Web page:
At around 6.5 miles into the lap (Yellow trail) you will notice the Tri-County marker. Fun fact… this marks the intersection of Jefferson, Bib, and Tuscaloosa Counties…consider yourself officially in three places at once, for a brief moment (or not so brief if you partake of the bench).

 

As you make your way past the Tri County market, you will shortly find yourself out on the Iron Works Loop Iron Road – a gloriously wide, scenic path with plenty of potential for passing and fueling.

Photo 25

Above – Iron Works Loop Rd

 

Racers will ride along with the river to the left and end up back down by the Slave Quarters Road, continuing the lap with wide, open gravel sections perfect for recovering or really driving it hard to make some passes. 

Photo 26

Above – Slave Quarter’s Rd continues to provide smooth riding and ample ground to hydrate, pass, or chill

 

Around mile 8 of the lap, a left turn will mark your entry onto the new Campground Connector trail.  This is the most technical terrain you will find on the race loop, with a sneaky little rock garden that will getcha if you aren’t careful…

Photo 29

Above – Campground connector trail, rocky section (looking back). It’s temping to try to go right and go around (but those roots are slick if they are wet … I know from experience). Second time I took the line straight over and it went much better.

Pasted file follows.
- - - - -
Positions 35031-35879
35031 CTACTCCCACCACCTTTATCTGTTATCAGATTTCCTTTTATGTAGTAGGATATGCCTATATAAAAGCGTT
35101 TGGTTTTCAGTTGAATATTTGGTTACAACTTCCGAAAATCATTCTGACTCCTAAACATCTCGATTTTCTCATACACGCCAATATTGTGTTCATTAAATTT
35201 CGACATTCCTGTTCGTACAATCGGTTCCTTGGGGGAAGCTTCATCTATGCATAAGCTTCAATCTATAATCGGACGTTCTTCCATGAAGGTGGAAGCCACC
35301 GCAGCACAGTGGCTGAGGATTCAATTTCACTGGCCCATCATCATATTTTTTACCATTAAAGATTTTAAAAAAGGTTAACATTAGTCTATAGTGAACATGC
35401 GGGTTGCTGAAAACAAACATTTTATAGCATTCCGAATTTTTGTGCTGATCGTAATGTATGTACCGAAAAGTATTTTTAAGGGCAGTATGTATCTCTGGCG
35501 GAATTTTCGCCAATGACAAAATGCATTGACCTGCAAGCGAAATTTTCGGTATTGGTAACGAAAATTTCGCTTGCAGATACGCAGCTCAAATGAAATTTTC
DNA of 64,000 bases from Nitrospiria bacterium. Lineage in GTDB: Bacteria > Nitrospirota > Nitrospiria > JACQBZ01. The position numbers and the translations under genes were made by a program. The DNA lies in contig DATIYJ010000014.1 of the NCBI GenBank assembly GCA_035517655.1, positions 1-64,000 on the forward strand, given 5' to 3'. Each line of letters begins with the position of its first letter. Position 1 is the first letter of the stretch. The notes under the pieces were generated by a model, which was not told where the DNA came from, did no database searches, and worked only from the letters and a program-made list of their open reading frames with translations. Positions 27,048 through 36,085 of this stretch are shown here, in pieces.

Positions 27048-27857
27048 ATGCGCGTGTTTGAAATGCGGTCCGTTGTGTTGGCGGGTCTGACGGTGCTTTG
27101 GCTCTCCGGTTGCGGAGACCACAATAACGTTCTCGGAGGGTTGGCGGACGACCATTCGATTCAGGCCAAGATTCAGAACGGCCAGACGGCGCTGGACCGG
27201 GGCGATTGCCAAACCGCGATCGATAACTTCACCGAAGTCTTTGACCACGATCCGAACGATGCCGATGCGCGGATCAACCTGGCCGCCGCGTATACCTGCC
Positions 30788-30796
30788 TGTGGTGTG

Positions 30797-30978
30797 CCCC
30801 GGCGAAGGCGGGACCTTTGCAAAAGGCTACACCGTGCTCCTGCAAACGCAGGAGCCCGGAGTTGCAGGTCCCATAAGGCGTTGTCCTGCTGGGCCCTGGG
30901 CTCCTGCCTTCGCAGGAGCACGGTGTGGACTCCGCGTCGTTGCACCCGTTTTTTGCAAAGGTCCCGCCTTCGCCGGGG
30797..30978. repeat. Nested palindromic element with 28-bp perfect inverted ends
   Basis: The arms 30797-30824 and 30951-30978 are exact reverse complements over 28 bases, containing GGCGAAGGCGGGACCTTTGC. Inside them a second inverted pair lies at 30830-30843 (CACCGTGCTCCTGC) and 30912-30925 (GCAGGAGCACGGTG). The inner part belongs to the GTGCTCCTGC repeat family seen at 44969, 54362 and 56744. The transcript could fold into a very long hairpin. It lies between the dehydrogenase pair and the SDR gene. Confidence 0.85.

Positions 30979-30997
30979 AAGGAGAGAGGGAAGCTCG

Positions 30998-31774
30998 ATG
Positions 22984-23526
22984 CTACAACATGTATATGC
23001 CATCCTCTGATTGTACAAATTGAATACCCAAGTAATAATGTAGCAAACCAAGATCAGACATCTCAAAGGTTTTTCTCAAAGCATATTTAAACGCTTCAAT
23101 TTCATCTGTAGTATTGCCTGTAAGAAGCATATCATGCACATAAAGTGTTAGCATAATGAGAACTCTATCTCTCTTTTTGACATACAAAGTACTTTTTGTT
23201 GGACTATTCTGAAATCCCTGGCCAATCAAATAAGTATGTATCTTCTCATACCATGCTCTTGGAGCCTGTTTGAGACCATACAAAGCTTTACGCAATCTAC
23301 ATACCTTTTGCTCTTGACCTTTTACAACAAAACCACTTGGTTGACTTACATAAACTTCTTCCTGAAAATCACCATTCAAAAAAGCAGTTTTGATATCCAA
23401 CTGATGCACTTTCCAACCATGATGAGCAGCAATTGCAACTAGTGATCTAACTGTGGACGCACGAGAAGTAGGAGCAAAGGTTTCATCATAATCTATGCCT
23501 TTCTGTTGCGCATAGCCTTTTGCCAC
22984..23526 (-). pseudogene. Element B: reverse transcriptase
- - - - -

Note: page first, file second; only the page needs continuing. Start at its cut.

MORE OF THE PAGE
This trail is the least conducive to passing. Consider making any passing before or after this section. Use etiquette and offer some room around riders. Be aware of speeds and half-wheeling.   

Your reward is being spit back out onto the road which then turns back into a gravel road and gives you about a half a mile of flat, fast, open road to again address fueling or hydration or attempts at passing before bringing you straight back into the field to finish your lap under the Maxxis arches and turn again to head out for another lap …

Photo 30

Above – Road back to infield area. Mark this as the end of the lap and a good spot to start your hydration/fueling with some easy pedaling, posture, and time to get stuff down and ready for next lap.

 

Above – coming across the infield to finish

Above – coming across the infield to finish

The full loop is around 9 miles (my Garmin Edge says 8.5, but Strava says 8.8 miles). Finish loop heading across the field passing under Maxxis arch before turning right and starting all over.

Done and done. Sleep well. 

Hallie Blunck